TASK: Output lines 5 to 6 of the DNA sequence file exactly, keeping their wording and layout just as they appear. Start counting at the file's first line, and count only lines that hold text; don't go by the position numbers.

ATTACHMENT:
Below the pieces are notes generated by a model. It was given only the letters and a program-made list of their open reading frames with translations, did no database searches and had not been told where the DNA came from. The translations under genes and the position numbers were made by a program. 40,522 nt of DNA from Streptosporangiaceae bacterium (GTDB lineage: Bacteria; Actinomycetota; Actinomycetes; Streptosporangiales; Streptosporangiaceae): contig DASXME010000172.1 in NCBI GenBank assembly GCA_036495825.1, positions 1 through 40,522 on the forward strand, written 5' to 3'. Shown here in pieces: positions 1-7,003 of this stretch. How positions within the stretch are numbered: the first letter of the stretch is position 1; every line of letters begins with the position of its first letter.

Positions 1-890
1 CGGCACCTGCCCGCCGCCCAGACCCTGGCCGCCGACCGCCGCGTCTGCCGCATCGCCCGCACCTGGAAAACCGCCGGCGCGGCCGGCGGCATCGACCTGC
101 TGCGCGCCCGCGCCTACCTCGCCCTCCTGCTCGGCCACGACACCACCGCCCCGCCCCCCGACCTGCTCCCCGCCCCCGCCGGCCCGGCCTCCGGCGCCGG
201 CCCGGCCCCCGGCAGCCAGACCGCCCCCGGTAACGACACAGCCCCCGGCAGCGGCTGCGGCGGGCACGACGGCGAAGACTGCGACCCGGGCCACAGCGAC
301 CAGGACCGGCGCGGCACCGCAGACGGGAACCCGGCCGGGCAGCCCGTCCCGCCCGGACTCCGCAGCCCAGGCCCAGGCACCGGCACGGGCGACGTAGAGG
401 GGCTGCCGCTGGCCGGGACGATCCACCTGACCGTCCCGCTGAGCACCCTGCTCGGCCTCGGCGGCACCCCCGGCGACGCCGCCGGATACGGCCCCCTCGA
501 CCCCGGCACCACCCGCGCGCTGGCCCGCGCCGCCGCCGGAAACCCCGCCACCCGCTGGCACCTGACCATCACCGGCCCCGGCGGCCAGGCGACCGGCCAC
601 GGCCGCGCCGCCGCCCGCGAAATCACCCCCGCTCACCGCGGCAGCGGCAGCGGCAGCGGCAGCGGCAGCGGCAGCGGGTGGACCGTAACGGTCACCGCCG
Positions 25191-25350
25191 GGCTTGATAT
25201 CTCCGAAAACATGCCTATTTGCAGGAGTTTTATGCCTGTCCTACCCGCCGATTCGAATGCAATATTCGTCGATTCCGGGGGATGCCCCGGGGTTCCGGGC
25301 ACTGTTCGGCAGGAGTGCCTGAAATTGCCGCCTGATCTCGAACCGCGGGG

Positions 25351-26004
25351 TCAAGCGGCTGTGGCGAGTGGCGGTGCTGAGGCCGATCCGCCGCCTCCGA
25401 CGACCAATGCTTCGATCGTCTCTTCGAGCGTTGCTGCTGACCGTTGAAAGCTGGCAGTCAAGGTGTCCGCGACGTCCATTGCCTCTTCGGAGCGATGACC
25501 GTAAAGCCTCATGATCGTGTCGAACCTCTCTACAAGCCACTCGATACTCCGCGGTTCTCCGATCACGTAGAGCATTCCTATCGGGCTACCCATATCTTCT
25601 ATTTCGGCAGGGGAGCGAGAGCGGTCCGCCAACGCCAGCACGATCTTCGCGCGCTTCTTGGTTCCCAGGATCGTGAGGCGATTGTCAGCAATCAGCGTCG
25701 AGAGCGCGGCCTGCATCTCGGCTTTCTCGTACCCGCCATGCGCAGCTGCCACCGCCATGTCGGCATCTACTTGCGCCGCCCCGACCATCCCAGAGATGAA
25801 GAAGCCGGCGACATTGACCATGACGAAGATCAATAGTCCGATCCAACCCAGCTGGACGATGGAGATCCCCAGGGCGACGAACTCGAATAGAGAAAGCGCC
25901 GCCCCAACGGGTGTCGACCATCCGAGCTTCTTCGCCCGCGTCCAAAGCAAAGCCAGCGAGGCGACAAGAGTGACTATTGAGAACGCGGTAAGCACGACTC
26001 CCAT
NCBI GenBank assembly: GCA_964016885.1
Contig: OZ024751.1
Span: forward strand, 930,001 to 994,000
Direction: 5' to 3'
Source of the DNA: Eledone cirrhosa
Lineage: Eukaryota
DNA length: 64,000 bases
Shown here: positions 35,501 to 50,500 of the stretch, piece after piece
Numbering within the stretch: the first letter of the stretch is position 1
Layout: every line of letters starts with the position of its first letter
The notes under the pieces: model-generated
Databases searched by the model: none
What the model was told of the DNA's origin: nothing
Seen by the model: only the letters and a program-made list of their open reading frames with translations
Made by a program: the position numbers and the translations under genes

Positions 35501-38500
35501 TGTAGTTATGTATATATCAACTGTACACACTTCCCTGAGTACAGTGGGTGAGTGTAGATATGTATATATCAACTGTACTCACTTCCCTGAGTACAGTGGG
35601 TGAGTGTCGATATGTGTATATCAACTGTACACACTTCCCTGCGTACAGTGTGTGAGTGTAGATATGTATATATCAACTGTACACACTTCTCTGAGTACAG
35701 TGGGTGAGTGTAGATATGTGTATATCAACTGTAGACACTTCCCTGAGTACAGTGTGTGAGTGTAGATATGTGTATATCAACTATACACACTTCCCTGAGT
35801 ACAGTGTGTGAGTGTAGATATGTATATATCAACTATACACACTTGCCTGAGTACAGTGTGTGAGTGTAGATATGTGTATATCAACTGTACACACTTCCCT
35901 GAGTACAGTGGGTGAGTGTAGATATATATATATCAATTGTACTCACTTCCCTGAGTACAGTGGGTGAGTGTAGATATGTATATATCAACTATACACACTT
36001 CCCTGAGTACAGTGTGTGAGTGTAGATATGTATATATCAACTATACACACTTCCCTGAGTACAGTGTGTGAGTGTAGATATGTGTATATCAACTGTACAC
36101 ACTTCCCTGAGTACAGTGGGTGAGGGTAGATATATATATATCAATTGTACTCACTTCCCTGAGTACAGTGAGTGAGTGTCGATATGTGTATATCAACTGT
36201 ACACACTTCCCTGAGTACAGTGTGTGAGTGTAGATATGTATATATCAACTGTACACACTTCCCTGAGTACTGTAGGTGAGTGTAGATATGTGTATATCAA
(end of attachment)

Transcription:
201 CCCGGCCCCCGGCAGCCAGACCGCCCCCGGTAACGACACAGCCCCCGGCAGCGGCTGCGGCGGGCACGACGGCGAAGACTGCGACCCGGGCCACAGCGAC
301 CAGGACCGGCGCGGCACCGCAGACGGGAACCCGGCCGGGCAGCCCGTCCCGCCCGGACTCCGCAGCCCAGGCCCAGGCACCGGCACGGGCGACGTAGAGG